Sending an “I Message” A three-part message that is intended to help the disruptive student recognize the negative impact of his behavior on the teacher.They are :1. A simple description of the disruptive behavior.2. A description of its tangible effect on the teacher/students.3. A description of the teacher’s feelings about the effects of the misbehavior. Teachers who enjoy a positive relationship with students are usually successful in using “I messages”.
Direct Appeal Direct appeal means courteously requesting that a student stop the disruptive behavior. Direct appeal is not made in any sort of pleading or begging way.
Positive Phrasing Stating what the positive outcomes are can redirect students from disruptive to proper behavior. Formula : “as soon as you do X (behave appropriately), we can do Y (a positive outcome) Long term advantage : students begin to believe that appropriate behavior leads to positive outcomes, resulting students more likely to develop internalized control over their behavior.
“Are Not For’s” Implemented primarily when elementary or preschool children misuse property or materials. Usually effective in redirecting behavior positively at the elementary or preschool, most secondary students perceive this intervention as insulting.
Reminders of the Rules Teacher established clear guidelines or rules early in the year and has received student commitment to them, merely reminding students of the rules may curb misbehavior. Teacher relying on using external rules to influence behavior. If reminding the rules doesn’t work, consequences must follow.
Glasser’s Triplets (1) What are you doing? (2) Is it against the rules? (3) What should you be doing? Used privately not publicly. Expectation : student will answer honestly and return to appropriate behavior. If student answer question dishonestly : suggested that teacher use three statements instead of questions.
Explicit Redirection Teacher command and leaves no room for student rebuttal. Advantages : simplicity, clarity, closed format. Disadvantage : teacher openly confronts student.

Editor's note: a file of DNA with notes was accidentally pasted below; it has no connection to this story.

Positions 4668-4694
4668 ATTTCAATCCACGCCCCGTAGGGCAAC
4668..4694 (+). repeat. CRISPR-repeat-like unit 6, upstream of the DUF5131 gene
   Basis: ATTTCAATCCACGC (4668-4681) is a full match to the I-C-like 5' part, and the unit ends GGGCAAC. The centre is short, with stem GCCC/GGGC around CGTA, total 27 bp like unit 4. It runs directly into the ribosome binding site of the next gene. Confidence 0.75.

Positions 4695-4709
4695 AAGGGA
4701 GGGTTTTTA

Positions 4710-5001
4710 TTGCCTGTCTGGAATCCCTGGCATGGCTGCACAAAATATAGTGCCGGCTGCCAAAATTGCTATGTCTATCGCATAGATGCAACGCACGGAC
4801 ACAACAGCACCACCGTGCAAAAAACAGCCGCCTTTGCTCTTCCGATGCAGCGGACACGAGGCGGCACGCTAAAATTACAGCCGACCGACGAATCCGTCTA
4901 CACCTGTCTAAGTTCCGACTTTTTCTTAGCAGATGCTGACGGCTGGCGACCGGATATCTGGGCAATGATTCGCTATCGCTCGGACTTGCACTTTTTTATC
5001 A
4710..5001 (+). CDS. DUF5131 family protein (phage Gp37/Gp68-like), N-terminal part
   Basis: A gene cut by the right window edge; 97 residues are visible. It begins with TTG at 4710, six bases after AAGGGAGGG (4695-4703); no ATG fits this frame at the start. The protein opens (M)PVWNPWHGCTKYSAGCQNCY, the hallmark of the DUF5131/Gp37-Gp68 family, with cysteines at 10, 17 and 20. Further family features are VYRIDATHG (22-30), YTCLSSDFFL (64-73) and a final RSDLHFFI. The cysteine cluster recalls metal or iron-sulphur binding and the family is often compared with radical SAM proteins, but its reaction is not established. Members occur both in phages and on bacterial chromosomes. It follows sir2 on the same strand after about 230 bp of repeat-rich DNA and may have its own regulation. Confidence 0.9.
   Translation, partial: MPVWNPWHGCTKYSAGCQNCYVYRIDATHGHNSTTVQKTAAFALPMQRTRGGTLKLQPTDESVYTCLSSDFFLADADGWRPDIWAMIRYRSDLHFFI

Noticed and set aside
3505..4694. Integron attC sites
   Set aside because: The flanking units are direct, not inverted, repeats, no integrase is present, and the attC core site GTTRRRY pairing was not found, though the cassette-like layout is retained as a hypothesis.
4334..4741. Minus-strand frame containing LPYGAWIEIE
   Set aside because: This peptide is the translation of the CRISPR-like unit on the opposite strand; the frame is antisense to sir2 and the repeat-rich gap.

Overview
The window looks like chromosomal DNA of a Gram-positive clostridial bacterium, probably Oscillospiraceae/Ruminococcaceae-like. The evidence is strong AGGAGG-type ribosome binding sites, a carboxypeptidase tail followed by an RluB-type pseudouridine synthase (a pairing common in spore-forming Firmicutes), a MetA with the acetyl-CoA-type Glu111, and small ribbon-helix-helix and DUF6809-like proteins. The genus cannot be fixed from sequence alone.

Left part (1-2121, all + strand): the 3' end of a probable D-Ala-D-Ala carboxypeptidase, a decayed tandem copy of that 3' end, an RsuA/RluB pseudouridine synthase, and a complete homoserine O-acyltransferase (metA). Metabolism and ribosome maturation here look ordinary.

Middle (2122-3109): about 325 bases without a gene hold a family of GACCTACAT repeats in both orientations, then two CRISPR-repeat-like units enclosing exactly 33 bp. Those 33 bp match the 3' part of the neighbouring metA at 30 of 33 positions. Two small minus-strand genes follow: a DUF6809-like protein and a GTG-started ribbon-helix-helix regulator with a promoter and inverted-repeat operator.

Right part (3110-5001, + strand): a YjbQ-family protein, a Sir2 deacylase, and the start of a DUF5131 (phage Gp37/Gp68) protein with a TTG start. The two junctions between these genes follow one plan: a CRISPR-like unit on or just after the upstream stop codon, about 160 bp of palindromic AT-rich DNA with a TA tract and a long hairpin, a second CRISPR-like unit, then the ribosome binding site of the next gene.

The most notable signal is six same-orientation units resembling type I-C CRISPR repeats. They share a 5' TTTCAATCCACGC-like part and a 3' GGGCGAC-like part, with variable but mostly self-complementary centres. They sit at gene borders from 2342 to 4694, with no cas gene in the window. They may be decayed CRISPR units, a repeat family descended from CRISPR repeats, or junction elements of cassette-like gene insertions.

Canter’s “Broken Record” Clearly communicating to the student that the teacher will not engage in verbal bantering and intends to make sure that the student resumes appropriate behavior.
Comply or face the logical consequences :“You have a choice”• Three types of consequences :(1) Natural consequences : result directly from student misbehavior without any intervention by the teacher.(2) Logical consequences : require teacher intervention and are related as closely as possible to the behavior.(3) Contrived consequences : imposed on the student by the teacher and are either unrelated to student behavior or involve a penalty beyond that which if fitting for the misbehavior.
When nonverbal and verbal have not led toappropriate behavior….• Suggested that teacher applies logical consequences.• Give the student a choice of either complying with the request or facing the consequence.• Advantages : Intervention in this way helps the student to realize that he is responsible for the positive as well as the negative consequences of his behavior and that the choice is his.
When “You have a choice doesn’t work” Teachers can use an assertive response style. Assertiveness : communicates to the student a promise of action if appropriate behavior is not forthcoming. Use Canter’s “broken record” and a final “you have a choice” in a calm assertive manner, if it still doesn’t work, then disengages from the student.